I’m trying to catch up on my reading and other things this weekend. Finally, I got around to looking up the white paper that I read about in the latest issue of American Libraries. That white paper is in reference to the article starting on page 40, “The Future of the MLS: Rethinking Librarian Education” by John Carolo Bertot and Lindsay Sarin. The author’s summary of our current situation is well known to many of us: significant reductions in work force, variety of information sources open to people, changing nature of information and how people find and access it, changing communities, etc. These are arguments that we’ve heard before. Our users, how those users access information, and what information is is changing and will continue to change in the future. What I found interesting about the article was the question: how can future librarians be trained for this ever changing landscape or rather landscapes? The authors had 8 main points: inform, enable, equalize, lead, adaptable, create, lead, be tech-savy. In the white paper referenced by the authors, these points are echoed with concepts such as innovation, creativity, transformation, life-long learning, or incentives. Honestly, my library school days didn’t prepare me for much of my current job much or my other jobs I’ve had since graduating. This is partly due to the fact that the information landscape is changing and evolving all the time. It is extremely difficult to prepare others for unknown changes. On the flip side, it could be helpful to prepare others how to deal with change. When faced with disappearing staff and low budgets, being creative and adapting to new realities become necessary. This is not necessarily negative. It is necessary to think out of the box. Yes, there are many information sources available for users. However, that doesn’t mean that users get the information they need or want. Many of those information sources are confusing and hard to navigate. Today, librarians are in an amazing situation to be mediators of information. Further, we can learn from those other information sources, determine what we do best and what they do best, and grow and improve our services. Though the article was geared towards those teaching future librarians, the main points and white paper provide insight for working librarians. It is not so much the future where we have to be adaptable, creative, innovative, flexible and learn. It is right now. I would definitely recommend reading this article and looking at the white paper/poster. Though I learn more on the job than I did in library school, perhaps this is the point. This article spoke more to me now that if I would have read it during library school. In fact, this article spoke to me about what we can be doing as librarians now and in the future not just librarians in training.
I didn’t find my session on workflow efficiency. However, I attended a great session on how the role of electronic resources librarian is changing. I wanted to share with you my notes from the session because the presenter did a great job of asking the question about how everyone’s role in the library is changing. The presenter was Monica Moore from the University of Notre Dame Libraries; her slides should be up soon on ALA Connect.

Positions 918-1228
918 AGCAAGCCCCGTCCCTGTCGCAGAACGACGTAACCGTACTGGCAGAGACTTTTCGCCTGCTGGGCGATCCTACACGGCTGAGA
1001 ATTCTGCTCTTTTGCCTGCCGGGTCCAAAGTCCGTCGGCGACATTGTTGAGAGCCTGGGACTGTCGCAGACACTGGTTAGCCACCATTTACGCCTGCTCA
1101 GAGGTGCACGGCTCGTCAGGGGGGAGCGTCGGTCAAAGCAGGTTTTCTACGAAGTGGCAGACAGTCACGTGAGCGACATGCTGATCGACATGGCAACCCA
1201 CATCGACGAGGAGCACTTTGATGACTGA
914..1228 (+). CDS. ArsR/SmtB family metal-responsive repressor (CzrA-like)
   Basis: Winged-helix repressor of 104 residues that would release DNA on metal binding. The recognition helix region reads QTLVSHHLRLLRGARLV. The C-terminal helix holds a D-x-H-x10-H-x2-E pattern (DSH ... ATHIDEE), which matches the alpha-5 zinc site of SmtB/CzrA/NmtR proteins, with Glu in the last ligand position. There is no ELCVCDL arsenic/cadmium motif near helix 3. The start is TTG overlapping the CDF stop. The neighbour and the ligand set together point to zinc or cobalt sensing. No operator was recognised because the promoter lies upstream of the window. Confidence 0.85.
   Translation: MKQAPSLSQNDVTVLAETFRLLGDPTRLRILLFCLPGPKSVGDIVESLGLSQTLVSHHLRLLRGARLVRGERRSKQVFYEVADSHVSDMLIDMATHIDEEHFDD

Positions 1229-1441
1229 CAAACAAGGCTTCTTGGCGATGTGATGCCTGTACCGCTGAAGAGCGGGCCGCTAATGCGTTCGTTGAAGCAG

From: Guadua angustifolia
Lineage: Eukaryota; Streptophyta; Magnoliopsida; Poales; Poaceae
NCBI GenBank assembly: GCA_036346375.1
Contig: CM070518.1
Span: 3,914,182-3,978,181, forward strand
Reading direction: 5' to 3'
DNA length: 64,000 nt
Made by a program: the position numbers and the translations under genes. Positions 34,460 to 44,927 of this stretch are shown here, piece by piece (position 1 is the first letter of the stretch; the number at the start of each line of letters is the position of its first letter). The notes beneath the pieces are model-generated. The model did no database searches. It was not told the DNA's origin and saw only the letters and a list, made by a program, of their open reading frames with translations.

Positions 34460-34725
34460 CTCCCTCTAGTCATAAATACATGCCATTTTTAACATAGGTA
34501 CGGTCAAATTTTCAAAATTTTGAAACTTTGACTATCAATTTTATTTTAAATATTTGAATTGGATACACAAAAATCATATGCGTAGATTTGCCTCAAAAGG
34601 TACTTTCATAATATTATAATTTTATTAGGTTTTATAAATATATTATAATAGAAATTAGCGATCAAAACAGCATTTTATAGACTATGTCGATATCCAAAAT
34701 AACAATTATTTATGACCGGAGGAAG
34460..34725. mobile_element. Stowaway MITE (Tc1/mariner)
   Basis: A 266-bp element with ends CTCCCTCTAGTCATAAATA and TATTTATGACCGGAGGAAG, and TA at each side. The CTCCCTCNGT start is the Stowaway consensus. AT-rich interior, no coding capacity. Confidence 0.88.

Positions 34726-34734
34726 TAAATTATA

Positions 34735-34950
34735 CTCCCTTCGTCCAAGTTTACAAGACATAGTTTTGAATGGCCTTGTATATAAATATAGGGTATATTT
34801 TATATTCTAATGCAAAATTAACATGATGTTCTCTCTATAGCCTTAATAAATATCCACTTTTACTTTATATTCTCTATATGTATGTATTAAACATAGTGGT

Monica Moore presented a captivating topic which she introduced as how the role of electronic resources librarians has evolved. What made this topic interesting was that Monica delved into the meaning of “role”. She began by looking at how job titles have changed over the years. Is the title “electronic resources librarian” meaningful? Does it represent what these librarians do? Is it an outmoded title almost akin to the phrase “technical services”? Monica began asking these question because her role has changed. Increasingly, it is becoming apparent that librarians in technical services have to be better communicators and educators. Monica explained that her role has increasingly become one of an interpreter. As such, she must not only communicate but also educate her colleagues about the technology and systems underlying her work in electronic resources. This begs the question of how to communicate this effectively when certain issues that are brought to the attention of the electronic resources librarian might not be directly be about technology or systems but policies that affect the institution as a whole. Also, these technology and systems have an impact whose influences are felt throughout the staff and user community. Monica provided two examples of how complex this new role can be and how misunderstandings need to be fielded by an interpreter. The first example was a ticket logged that asked a record be fixed because of an inconsistent date range. The problem was not necessarily the date range in the record in the catalog but SFX and several systems that need to talk to each other to delivery information. The second example was a request to fix records to disallow a certain type of content. This was not so much a technical question but that of policy in terms of what goes into the collection or not. Monica explained that there is a lot of information that is lost in translation. Long detailed emails are insufficient in helping to really bridging the divide between those who rely on e-resources and the librarians who make it happen. It is also misleading to think that answers boil down to that of technical systems or technical services. Instead of the “who needs to address this”, we need to look at “what needs to be done”. This change in perspective will help bring this issues to the institution as a whole. Electronic resources do not fall solely under one person’s job anymore.